Montgomery County Councilmembers on Thursday questioned if the county’s one-year-old 5-cent fee for plastic and paper bags should cover non-grocery store retailers such as Home Depot, Target or fast food restaurants.

Councilman Roger Berliner (D-Bethesda-Potomac) and Crag Rice (D-Upcounty) said they have heard numerous complaints from people unhappy about or unwilling to use re-useable bags in department stores such as Nordstrom. Rice said retailers and grocers often are suspicious of customers who use re-useable bags as shoplifters.

Rice said he once was suspected of shoplifting with a re-useable bag at a local grocery store and the tax leads to racial profiling.

Bob Hoyt, director of Montgomery’s Department of Environmental Protection, vigorously defended the tax as is, telling councilmembers he has received much positive feedback and the program is one of the most successful he has ever seen.

Department of Environmental Protection director Bob Hoyt defended the bag tax's reach to non-grocery stores“There’s no difference in a plastic bag in a stream that came from a grocery store versus one from a Home Depot,” Hoyt said. “And now to say a year later, a year later, that nobody will ever walk into a Home Depot with their own carry-out bags, I don’t understand that.”

The fee was instituted on Jan. 1, 2012 to encourage people toward re-useable bags and away from plastic and paper bag use. Hoyt said stream clean-up groups have told him they’ve seen a 25 percent decrease in the number of bags they found in streams over the past year and Safeway managers have said they’ve seen a 50 to 60 percent reduction in plastic bag usage at their stores.


But after the county collected more than double the amount of revenue they expected from the bag tax in 2012,  Berliner and others are questioning how effective the tax has been at changing people’s shopping behaviors. He also asked why the county wouldn’t outright ban plastic bags, as has been done in some jurisdictions, if it thought plastic bags were such a problem.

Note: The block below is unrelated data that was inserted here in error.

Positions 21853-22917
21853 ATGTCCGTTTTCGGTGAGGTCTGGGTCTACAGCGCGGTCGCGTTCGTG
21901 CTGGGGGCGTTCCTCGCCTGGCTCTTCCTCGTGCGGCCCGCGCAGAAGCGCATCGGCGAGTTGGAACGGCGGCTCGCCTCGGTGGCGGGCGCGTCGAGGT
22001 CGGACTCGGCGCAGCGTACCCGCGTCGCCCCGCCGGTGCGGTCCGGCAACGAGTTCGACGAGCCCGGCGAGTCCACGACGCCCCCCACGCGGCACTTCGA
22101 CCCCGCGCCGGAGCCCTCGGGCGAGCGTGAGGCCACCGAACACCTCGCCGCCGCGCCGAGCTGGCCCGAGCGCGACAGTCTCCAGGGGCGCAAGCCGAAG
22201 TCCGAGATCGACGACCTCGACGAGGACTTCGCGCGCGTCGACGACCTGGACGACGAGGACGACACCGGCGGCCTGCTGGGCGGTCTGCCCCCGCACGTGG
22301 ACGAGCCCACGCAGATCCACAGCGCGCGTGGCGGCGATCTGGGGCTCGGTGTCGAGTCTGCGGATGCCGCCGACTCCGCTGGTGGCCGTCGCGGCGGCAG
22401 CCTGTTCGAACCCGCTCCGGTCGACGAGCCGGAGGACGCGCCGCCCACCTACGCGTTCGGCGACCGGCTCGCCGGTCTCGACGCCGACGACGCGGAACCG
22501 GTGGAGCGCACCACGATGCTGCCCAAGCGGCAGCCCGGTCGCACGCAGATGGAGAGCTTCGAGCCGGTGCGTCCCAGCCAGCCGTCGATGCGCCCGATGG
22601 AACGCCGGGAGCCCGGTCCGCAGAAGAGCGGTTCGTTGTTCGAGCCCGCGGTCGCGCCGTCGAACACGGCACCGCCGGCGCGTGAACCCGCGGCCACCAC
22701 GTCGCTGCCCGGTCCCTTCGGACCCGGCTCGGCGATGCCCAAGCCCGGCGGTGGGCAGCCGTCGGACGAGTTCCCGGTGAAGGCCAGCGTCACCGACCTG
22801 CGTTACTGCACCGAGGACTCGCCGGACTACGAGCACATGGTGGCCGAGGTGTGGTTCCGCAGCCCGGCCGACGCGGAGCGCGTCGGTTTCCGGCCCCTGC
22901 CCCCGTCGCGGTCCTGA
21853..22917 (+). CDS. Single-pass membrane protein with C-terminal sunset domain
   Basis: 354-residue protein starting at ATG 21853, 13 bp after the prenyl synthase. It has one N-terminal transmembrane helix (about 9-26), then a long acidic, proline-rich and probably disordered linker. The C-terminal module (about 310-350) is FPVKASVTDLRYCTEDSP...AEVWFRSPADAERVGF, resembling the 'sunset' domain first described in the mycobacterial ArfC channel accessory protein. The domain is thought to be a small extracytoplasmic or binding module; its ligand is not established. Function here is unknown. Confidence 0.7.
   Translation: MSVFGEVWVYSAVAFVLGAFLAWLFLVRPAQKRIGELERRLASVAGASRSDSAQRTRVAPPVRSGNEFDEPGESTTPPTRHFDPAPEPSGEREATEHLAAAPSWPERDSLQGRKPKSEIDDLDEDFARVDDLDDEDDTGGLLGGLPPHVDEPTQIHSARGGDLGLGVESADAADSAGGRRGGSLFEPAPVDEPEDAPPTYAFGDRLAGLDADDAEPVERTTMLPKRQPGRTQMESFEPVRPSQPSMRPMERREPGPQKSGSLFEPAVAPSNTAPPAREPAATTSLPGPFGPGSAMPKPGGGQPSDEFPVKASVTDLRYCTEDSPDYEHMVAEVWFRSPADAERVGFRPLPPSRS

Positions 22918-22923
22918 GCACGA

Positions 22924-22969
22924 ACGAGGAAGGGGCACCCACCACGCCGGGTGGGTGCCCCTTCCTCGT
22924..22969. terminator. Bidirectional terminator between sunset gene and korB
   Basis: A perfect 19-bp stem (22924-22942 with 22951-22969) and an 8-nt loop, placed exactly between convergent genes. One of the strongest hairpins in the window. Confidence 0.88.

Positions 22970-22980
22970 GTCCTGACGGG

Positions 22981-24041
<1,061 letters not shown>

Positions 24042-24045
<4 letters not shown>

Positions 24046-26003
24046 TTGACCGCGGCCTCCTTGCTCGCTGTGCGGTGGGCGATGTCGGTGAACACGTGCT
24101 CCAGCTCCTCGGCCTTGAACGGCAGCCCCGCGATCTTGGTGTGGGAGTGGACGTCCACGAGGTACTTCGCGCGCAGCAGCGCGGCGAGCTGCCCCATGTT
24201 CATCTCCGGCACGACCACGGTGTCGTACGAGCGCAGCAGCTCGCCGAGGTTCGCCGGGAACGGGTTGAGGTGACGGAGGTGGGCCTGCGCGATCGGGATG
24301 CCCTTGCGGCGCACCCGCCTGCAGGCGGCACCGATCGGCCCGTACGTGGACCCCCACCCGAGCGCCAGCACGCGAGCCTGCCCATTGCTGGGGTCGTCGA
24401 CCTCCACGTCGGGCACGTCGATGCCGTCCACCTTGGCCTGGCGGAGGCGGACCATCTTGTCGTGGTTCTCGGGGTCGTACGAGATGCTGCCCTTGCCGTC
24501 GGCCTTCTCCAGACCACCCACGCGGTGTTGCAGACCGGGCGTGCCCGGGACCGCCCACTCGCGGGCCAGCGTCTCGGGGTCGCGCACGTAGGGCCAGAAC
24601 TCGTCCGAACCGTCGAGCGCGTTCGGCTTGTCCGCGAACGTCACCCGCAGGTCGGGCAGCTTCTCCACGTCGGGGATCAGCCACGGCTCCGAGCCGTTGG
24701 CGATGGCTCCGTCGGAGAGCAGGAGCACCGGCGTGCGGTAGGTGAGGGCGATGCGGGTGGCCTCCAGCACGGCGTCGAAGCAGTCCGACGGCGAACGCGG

“I feel like we want to have a tax where we actually can induce changes. And I totally get it in grocery stores and I think our public totally gets it in grocery stores. It might aggravate them, but they can get used to using a re-useable bag when they go shopping for groceries,” Berliner said. “To go into a Home Depot with a re-useable bag is not something that is on most people’s consciousness and I don’t think ever will be. And my concern is that it breeds resentment because it really is not connected to what somebody would change their behavior for.”

There is no legislation to change the bag tax on the table and no decisions were made in Thursday’s lively discussion of the issue at the Transportation & Environment Committee meeting.


“The story that I hear is extremely troubling,” said Rice, who said fear of shoplifters who use re-useable bags has led to increased preventative costs at some local retailers. “For this to happen to me, it’s definitely happening to other people. And it’s an impact and a cost that I don’t think that we saw before but I can tell you it’s real. And especially as a black man, unfortunately in times like this some things haven’t changed. And so all we’re doing is further giving the ability for things like this to happen.”

Hoyt said the county included retailers in the tax based on a recommendation from Washington, D.C., which in 2010 instituted a bag tax for food service licensees only. D.C. officials said the tax caused confusion for retailers such as CVS and Target, which regularly sell food and small items in plastic bags.

“We drew the line we did based on the District of Columbia’s drawing of the line, which didn’t work,” Hoyt said.


“Mr. Hoyt,” Rice responded, “with all due respect, we drew the line. We’re the ones that decided what the bill was and now what we’re telling you, let me finish, is that we now need to re-draw the line.”